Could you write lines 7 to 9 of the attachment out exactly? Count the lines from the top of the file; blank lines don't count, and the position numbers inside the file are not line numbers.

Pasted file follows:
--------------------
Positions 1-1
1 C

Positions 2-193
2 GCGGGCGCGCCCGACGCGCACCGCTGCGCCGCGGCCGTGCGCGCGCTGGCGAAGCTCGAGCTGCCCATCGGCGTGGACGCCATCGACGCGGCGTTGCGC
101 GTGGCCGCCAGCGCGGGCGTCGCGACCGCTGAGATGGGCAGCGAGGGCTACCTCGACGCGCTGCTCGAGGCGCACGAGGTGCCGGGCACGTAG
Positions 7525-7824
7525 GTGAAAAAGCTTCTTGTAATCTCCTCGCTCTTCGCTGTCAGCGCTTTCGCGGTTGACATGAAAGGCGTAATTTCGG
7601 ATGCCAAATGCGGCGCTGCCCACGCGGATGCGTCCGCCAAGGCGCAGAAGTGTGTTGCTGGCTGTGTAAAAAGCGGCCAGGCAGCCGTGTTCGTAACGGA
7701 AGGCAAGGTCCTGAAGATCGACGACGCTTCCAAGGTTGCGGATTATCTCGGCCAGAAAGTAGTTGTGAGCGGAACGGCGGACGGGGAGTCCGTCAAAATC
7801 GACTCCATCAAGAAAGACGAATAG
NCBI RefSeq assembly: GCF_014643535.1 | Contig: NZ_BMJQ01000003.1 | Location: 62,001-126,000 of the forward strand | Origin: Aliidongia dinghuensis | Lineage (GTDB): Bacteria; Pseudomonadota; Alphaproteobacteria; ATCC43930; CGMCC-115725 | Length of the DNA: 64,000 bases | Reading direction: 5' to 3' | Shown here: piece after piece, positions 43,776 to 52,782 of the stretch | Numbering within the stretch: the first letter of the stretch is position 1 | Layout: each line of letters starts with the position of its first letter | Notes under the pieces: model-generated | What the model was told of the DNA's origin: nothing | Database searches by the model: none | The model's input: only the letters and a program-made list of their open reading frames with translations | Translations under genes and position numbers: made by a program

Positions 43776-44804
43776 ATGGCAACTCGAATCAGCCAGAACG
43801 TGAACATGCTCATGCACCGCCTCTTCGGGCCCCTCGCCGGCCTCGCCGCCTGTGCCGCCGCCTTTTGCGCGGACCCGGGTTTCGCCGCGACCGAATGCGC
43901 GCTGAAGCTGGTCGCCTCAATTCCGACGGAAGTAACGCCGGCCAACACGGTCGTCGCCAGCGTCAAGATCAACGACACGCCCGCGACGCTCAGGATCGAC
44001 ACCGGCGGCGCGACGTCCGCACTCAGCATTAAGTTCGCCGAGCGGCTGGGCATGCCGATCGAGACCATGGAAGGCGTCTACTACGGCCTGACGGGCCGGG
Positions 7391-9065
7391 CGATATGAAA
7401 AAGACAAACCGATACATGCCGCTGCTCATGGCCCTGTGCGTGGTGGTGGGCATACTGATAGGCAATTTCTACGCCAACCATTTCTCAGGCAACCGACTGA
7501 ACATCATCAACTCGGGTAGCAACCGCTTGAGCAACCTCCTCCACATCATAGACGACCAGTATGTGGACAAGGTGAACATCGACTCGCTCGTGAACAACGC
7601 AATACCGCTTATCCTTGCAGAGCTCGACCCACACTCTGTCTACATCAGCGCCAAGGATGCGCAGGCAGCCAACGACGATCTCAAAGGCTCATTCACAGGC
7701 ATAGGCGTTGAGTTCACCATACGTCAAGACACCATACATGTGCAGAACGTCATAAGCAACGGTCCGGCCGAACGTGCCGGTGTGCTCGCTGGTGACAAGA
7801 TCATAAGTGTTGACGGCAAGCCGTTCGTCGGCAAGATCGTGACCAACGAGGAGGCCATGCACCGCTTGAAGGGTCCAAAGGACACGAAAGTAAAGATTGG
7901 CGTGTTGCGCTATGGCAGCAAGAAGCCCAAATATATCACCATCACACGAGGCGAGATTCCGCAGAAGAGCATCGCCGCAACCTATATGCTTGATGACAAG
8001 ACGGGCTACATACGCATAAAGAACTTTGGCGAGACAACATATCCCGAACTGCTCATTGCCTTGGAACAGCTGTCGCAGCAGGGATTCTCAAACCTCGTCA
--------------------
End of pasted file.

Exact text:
7525 GTGAAAAAGCTTCTTGTAATCTCCTCGCTCTTCGCTGTCAGCGCTTTCGCGGTTGACATGAAAGGCGTAATTTCGG
7601 ATGCCAAATGCGGCGCTGCCCACGCGGATGCGTCCGCCAAGGCGCAGAAGTGTGTTGCTGGCTGTGTAAAAAGCGGCCAGGCAGCCGTGTTCGTAACGGA
7701 AGGCAAGGTCCTGAAGATCGACGACGCTTCCAAGGTTGCGGATTATCTCGGCCAGAAAGTAGTTGTGAGCGGAACGGCGGACGGGGAGTCCGTCAAAATC